Public schools are the foundation of democracy. Schools are spaces where we, citizens, learn how to participate in democracy; it is where we become a public. Following American philosopher John Dewey, schools are places where we do much more than learn how to understand and even participate in government. Schools are key spaces for learning how to be in community. The curriculum is itself a living democratic exercise that harnesses the aspirations, interests, needs, and talents of students and teachers in pursuit of the advancement of knowledge, wisdom and human expression.
Students and teachers are the public citizens of their classroom. To learn to become citizens of the world, they must be entrusted with the autonomy to chart their own course of study. The critical inquiries and investigations they negotiate and design will animate an authentic passion for learning that accesses disciplinary thinking, names domination, celebrates the dignity and diversity of expression, and readies students for lives of compassionate engagement in their community and world. The systematic disempowerment of teachers and students prevents them from expressing their highest potentials as citizens and is fundamentally antithetical to democracy.
When schools are re-imagined as laboratories for democracy, real-life problems serve as the texts and contexts of study. Students and teachers have a unique perspective that can be vital not only for reforming schools, but also for addressing broader social conditions.
The position statements that follow are intended to inform actions that increase democratic engagement at various points in public school systems and also in the institutions that affect students, teachers, and schools themselves.
Nature of Public Schools/Reform
Public schools are responsible to the community, not to the marketplace. Education reform must be grounded in the democratic vision that all of society is responsible for educating the next generation and in the crucial role of public schools to help create a democratic, multicultural society. Reform must involve collaboration among educators, parents, and the community. Reform must be based on mutual respect and collaboration among all those involved in public education. Because they have been traditionally marginalized in school reform efforts, parents, in particular, should be brought into the decision- making process at all levels. Collaboration and accountability should be reciprocal communities are responsible to provide schools with necessary resources and schools are responsible to the community at large, not just to the interests of the parents of individual schools. Public schools are a pillar of a functioning democracy and strong public schools are in the best interest of every individual.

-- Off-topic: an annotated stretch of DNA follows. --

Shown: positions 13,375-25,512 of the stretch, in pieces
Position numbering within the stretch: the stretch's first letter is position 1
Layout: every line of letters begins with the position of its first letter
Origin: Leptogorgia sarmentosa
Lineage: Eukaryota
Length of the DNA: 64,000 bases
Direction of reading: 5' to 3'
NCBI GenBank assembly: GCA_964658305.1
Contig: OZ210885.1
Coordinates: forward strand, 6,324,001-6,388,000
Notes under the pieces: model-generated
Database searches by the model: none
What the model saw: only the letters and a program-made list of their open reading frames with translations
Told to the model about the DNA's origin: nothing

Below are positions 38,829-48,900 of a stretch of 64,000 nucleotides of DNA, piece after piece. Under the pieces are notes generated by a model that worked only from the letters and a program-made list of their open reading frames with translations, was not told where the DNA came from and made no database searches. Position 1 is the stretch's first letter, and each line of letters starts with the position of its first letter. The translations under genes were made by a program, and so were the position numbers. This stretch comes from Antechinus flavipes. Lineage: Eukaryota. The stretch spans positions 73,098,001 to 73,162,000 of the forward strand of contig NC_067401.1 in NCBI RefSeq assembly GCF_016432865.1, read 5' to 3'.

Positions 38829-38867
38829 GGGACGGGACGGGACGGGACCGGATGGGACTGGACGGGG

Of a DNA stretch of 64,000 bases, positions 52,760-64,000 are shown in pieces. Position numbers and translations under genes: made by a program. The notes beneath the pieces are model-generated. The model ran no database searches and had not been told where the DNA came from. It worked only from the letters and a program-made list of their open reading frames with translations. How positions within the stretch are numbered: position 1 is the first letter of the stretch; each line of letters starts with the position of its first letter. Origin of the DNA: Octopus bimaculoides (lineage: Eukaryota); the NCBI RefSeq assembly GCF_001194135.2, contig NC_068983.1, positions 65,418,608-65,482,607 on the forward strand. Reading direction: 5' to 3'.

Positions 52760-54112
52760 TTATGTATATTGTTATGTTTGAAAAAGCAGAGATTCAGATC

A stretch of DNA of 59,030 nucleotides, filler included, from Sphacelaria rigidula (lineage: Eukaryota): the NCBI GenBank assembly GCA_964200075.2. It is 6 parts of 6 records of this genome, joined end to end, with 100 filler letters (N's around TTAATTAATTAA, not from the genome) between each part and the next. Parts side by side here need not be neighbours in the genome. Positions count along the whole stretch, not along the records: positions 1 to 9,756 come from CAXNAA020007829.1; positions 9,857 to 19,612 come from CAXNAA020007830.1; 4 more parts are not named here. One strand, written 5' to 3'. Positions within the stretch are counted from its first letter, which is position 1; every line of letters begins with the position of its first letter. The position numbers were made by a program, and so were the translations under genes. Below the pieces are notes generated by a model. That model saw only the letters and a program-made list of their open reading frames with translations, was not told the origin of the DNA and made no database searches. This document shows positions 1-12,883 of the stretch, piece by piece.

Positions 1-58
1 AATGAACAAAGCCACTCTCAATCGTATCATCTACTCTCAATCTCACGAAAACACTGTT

Curriculum and Classroom Practice
Students should be at the forefront of the educational experience. Curriculum should be based on respect for students and rooted in their lives, needs, multiple intersectional identities, and experiences, and should help students examine how their own lives are connected with the broader society. Curriculum and instruction should help students pose critical questions about society, examining popular culture, social structures, government actions, and school life, and should move outside the classroom to connect with real world problems. A social justice curriculum includes the lives and perspectives of everyone in society, especially people who are marginalized. It should engage students in a critique of the roots of inequality. As schools become increasingly diverse, teachers must listen to, and learn from, students and their families, and teachers should call on culturally diverse colleagues and community resources for insights into the communities they serve.
Furthermore, effective education goes beyond teaching simply the curriculum and expands to the whole child as humans with social conscience. We support curriculum development and practice in movement, music, and the arts.
All children and all schools must receive adequate resources. Across the country there are huge inequalities in terms of school resources. Money, well-spent, matters. Beyond equality in school funding, fairness means that some students deserve and need extra resources, particularly in communities with fewer financial and material resources and in schools that have been historically under-resourced. Intentional allocation of resources must be a priority if student success is our desired outcome.
Teachers as Professionals